Unfortunately, getting a model such as this ready for 3D printing is no easy feat. First off, The model has to be water-tight, which means one single, solid piece. When I built the model he consisted of exactly 15 different pieces. It also has to be under one million polygons, and the model that I built had something like 8 million quads if my memory serves me correctly. There is also a minimum thickness that any part of the model can be (how much that is depends on the material used to create the print), a minimum distance between two separate sections of the model (which means no intersecting or otherwise touching geometry), and a slew of other stipulations about the dimensions of the piece which will cause me less grief than the few that I have already mentioned. This means that I had to decimate the model to bring the poly-count down below one million while keeping all of my sculpted detail, and then connect all of the different pieces and any piece of geometry currently touching any other (this includes connecting the fingers resting on the surface of the model's face to the face as well as attaching the wrists to the sleeves and the coat to the shirt and the pants to the belt and every other piece to all of the other pieces).
I originally thought that I could complete the task of connecting all of the different pieces of the model fairly easily by putting all of the subtools on one layer in ZBrush and Dynameshing the entire thing, but it didn't work as well as I'd hoped. The geometry that Dynamesh produced needed so much clean up that it just wasn't worth it - at least by pixel-pushing and merging vertices in Maya I have more control and can keep track of what's going on with the shape of the model. I couldn't even make sense of all of the intersecting geometry that Dynamesh created...
So, after trying and failing attempted shortcuts in ZBrush a few times I brought the decimated model into Maya and have been merging vertices "by hand" ever since. The model will still require a lot more work before it's done, as well as some additional ZBrush sculpting to clean up the flow of the seams once the model is all one piece, but it's coming along:
The above image illustrates where I've deleted geometry from both the shirt and the belt in the areas that it overlaps. Next I will connect the vertices to make it water-tight.
This image clearly illustrates why the model will require extra sculpting in ZBrush to clean up the newly-created seams between the previously separate items.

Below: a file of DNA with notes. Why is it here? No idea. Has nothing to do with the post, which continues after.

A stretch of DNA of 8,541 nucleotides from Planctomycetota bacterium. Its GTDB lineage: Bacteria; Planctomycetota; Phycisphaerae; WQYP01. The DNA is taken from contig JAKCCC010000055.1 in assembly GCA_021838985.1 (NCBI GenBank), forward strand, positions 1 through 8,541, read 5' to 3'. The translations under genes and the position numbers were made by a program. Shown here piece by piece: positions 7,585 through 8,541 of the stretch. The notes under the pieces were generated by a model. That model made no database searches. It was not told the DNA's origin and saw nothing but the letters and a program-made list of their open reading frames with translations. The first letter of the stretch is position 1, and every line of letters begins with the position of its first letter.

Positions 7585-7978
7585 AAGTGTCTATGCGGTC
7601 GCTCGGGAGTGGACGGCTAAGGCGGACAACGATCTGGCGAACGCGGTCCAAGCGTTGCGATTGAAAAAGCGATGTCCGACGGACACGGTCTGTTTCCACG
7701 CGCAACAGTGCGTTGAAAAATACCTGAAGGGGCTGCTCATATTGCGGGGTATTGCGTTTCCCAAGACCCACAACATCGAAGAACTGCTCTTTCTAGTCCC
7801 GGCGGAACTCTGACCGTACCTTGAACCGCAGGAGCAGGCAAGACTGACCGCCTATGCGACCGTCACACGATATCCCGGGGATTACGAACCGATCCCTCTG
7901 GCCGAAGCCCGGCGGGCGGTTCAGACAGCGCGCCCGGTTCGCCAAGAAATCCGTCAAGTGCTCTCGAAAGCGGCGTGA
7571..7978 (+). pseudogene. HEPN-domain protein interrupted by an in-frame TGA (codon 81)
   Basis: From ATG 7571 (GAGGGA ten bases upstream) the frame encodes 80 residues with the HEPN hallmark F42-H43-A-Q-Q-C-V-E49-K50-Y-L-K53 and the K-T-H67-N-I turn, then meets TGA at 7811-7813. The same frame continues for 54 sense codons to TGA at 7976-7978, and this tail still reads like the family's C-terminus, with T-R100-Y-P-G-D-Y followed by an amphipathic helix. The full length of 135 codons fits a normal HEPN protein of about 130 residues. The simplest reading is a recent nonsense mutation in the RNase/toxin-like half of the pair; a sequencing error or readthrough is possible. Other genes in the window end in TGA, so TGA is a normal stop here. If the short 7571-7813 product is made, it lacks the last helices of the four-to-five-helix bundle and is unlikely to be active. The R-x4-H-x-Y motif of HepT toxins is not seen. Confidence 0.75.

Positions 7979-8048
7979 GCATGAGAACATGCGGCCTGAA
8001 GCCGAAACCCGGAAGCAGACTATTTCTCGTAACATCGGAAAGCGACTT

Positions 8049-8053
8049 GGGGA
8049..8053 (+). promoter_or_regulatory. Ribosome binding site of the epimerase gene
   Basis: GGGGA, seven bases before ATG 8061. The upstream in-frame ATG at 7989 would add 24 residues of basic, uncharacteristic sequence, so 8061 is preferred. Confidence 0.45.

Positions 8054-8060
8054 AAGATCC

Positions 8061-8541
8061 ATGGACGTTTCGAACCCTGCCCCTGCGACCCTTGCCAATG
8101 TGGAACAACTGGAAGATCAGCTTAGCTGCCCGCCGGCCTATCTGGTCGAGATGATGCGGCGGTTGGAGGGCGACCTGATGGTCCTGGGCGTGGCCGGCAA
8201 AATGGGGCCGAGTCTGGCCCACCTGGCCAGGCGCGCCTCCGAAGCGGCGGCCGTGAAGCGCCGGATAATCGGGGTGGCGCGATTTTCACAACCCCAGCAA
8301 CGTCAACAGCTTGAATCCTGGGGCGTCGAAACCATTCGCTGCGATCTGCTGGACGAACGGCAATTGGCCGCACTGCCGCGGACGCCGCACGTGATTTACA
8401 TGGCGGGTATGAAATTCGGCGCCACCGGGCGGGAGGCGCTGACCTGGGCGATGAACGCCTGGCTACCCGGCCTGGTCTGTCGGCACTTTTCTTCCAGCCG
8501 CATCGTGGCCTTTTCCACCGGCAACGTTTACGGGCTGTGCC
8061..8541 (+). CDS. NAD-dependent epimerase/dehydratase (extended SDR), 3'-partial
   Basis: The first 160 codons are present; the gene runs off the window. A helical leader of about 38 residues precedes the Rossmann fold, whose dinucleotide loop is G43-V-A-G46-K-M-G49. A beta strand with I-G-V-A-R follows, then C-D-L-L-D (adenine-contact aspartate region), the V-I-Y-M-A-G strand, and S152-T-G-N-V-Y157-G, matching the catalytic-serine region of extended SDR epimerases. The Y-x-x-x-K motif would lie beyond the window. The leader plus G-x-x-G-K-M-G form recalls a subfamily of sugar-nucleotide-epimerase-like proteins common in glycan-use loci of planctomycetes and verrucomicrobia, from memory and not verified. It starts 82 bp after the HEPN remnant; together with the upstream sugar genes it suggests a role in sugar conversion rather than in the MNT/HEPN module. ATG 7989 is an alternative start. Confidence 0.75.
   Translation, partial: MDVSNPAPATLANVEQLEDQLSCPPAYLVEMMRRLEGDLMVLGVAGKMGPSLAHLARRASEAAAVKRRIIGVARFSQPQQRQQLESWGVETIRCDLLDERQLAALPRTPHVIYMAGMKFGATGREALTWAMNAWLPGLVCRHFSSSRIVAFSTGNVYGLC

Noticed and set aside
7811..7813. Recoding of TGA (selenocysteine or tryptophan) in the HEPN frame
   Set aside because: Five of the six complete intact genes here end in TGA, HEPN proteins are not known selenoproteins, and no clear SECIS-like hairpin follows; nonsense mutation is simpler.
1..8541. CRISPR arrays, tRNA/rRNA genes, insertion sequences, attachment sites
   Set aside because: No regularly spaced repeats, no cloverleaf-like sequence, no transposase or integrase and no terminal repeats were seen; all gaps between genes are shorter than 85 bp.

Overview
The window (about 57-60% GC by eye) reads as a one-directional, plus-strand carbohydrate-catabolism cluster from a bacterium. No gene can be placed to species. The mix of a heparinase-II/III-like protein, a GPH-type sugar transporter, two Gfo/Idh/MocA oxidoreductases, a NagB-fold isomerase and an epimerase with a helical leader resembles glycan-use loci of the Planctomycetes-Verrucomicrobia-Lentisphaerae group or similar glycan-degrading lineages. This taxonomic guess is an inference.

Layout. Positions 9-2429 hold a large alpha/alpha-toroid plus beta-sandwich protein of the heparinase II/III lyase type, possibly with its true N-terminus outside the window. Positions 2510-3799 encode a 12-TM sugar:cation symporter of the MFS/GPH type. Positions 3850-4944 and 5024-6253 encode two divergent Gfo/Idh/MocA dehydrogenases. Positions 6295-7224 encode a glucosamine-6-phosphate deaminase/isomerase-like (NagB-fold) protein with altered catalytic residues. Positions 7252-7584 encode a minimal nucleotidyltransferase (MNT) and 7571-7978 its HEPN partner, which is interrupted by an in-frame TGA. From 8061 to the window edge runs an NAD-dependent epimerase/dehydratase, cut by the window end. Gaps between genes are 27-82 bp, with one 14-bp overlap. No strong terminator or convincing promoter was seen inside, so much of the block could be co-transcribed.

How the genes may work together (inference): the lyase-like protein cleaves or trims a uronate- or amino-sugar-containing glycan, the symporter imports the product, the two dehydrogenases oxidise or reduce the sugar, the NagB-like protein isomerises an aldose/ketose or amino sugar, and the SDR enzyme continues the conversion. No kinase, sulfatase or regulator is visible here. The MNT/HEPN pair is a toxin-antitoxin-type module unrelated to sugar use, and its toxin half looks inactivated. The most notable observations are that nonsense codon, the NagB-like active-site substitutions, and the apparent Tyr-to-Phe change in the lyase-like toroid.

On this day I connected Szeth's calves to the inside of his trouser legs:
This image shows all of the successful connections that I have made thus far:
The first day that I worked on Szeth I began by connecting his shoes to his feet.
That's all that I did last week. The coming week should be very heavily Juggler-oriented, as I'm trying to create all-new textures for her in the hopes of submitting her for consideration in the Academy of Art's Spring Show. I think she'd be a fine fit for the Hard-Surface Model category.
This past week I've neglected my art a bit: I only did quick little projects here and there. I didn't spend any great amount of time on any one thing. Early in the week I tested out some new face paints that I got so that I can begin earning some extra money face painting at a local farmer's market. In the middle of the week I switched gears to a drawing/painting that I created as a birthday gift for my father, and this weekend I've UVed a couple of objects on my Juggler, because I want to go back and hand-paint all of her textures rather than using procedurals.
A quick UV job:
Push pin UVs:
I painted (well, sort of: I cheated by using a paint pen rather than a brush) text on a painting/drawing that I'd completed the day before.
I'm not entirely happy with the text. It's a little squished at the bottom and a bit too large up top, but there wasn't much to do about it unless I'd re-painted that whole section, and I lacked both time and motivation for that...
The painting minus text:
I keep calling this a "painting" or "painting/drawing" because it's actually mixed media. The only colors that I painted were black and white (and the white was only for the signature). Everything else was pastel. The pastel was originally much more vivid, but it developed dark spots following the "grain" of the cork that I painted the image on when I sprayed it with a clear gloss coating. I'm not entirely sure why that was, but I also wasn't too upset by it because the new texture reminded me quite a bit of the rough rubber texture of a tire. So I went with it.